I want you to notice how Tertullus refers to Paul as a “plague.” He seems to use this term as a means of drawing Felix into their scheme of dealing with Paul, their plague. By this point, it may be common knowledge that Felix is on shaky ground with the Emperor and Tertullus might be holding Paul out as bait. The main point of contention between the Emperor Claudius and his governor, Felix, is the ongoing trouble and unrest that keeps surfacing in Judea. It seems that Tertullus offers Paul up as a possible scapegoat that Felix can blame for this unrest. Tertullus may be suggesting that Felix blame Paul and his preaching of Jesus as the root cause for this ongoing unrest throughout the region while the Jewish leaders chime in with their support. Fix our “plague” problem and, while your at it, blame him for your problems, too. A bit of ancient Roman and Jewish quid pro quo, so to speak.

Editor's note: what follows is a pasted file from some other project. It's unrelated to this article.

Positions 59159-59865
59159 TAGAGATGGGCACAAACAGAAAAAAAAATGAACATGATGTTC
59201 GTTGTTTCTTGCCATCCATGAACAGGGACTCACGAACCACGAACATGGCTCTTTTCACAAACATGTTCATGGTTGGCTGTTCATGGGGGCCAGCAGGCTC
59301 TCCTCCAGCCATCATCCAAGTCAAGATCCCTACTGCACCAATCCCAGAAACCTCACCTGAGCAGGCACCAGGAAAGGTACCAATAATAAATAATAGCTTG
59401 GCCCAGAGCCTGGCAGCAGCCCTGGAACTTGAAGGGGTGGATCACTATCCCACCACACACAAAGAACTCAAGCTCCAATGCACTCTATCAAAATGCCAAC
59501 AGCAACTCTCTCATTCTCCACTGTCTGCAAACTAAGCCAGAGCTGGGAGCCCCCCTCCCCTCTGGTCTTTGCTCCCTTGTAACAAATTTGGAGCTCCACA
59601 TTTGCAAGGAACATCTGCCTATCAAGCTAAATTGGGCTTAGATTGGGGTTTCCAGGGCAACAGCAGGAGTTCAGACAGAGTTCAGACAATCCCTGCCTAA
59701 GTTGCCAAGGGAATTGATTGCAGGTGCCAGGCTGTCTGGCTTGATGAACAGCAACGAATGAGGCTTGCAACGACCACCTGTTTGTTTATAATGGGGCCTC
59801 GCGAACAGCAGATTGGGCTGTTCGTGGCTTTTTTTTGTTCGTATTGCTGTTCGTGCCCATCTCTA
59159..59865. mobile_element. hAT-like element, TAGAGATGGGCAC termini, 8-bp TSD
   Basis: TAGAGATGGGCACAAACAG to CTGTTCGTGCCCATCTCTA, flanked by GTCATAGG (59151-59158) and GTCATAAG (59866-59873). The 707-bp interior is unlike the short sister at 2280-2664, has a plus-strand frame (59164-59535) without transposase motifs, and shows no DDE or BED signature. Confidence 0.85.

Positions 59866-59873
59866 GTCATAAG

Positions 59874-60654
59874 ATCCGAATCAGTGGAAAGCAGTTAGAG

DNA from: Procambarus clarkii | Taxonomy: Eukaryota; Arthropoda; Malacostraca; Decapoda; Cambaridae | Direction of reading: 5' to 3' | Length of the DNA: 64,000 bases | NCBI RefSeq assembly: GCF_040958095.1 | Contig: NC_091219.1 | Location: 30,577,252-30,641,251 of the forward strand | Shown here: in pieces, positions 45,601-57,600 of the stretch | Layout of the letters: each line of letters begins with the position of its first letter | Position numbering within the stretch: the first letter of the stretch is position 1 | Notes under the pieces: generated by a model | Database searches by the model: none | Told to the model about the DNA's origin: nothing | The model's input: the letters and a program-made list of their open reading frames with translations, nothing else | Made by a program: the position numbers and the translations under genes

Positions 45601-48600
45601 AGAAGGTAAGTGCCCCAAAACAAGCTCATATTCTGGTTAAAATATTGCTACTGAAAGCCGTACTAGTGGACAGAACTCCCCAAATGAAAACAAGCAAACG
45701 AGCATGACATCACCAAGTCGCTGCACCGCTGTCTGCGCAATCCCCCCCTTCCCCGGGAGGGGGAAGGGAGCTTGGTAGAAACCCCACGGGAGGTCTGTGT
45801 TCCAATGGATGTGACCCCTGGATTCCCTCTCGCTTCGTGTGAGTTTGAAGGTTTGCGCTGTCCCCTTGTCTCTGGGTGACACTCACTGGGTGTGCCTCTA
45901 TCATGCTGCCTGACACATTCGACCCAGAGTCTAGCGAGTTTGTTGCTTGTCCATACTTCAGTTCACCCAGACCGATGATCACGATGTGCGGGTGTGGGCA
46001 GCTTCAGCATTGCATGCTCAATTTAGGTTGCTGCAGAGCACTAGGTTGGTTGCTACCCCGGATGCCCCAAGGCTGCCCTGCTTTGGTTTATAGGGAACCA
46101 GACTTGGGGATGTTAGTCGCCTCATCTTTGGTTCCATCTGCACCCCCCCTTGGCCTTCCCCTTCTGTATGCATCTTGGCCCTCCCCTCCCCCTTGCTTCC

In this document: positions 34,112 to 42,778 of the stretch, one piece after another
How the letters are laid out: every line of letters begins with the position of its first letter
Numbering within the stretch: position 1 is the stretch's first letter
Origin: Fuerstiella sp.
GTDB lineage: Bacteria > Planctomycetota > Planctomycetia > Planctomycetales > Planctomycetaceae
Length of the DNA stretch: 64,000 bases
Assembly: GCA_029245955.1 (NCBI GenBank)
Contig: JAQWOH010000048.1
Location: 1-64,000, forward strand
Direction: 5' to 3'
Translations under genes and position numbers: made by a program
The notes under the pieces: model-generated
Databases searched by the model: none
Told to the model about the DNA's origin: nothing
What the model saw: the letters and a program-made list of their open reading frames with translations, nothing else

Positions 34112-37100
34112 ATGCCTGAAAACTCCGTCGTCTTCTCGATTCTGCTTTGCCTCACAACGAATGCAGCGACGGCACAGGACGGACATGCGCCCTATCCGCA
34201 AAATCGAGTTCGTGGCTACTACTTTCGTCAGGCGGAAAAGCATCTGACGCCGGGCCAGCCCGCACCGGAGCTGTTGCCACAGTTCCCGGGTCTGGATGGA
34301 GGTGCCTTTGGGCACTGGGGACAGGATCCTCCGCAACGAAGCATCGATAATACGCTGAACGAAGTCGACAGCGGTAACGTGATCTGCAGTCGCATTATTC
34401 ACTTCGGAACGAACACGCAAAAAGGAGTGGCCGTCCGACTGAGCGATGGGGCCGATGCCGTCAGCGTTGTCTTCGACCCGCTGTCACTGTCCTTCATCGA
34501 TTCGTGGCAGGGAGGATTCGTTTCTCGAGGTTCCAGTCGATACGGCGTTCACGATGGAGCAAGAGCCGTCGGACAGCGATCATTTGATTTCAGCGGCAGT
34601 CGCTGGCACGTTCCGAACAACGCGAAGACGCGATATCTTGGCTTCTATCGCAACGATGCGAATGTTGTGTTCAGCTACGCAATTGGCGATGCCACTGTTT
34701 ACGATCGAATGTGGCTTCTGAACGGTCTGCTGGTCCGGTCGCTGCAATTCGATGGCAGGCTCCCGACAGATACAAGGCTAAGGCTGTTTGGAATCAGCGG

At this point, Paul is given an opportunity to offer a rebut in his own defense. While he offers congenial acknowledgement of Felix’s rule over the Jews for many years, he noticeably doesn’t offer the false praise that Tertullus offered. Paul states simple facts, he had not been in Jerusalem long enough to be the root cause of the unrest and his accusers had presented no witnesses of the alleged charges. It would probably have been sufficient for Paul to have ended his defense, at that point. He has an alibi (has not been in Jerusalem except the past 12 days) and they have no supporting witnesses. Instead, he readily admits to his part in “the Way” or sect, as the Jews call it, regarding the teachings of Jesus and this is where I’d like to focus the rest of our time.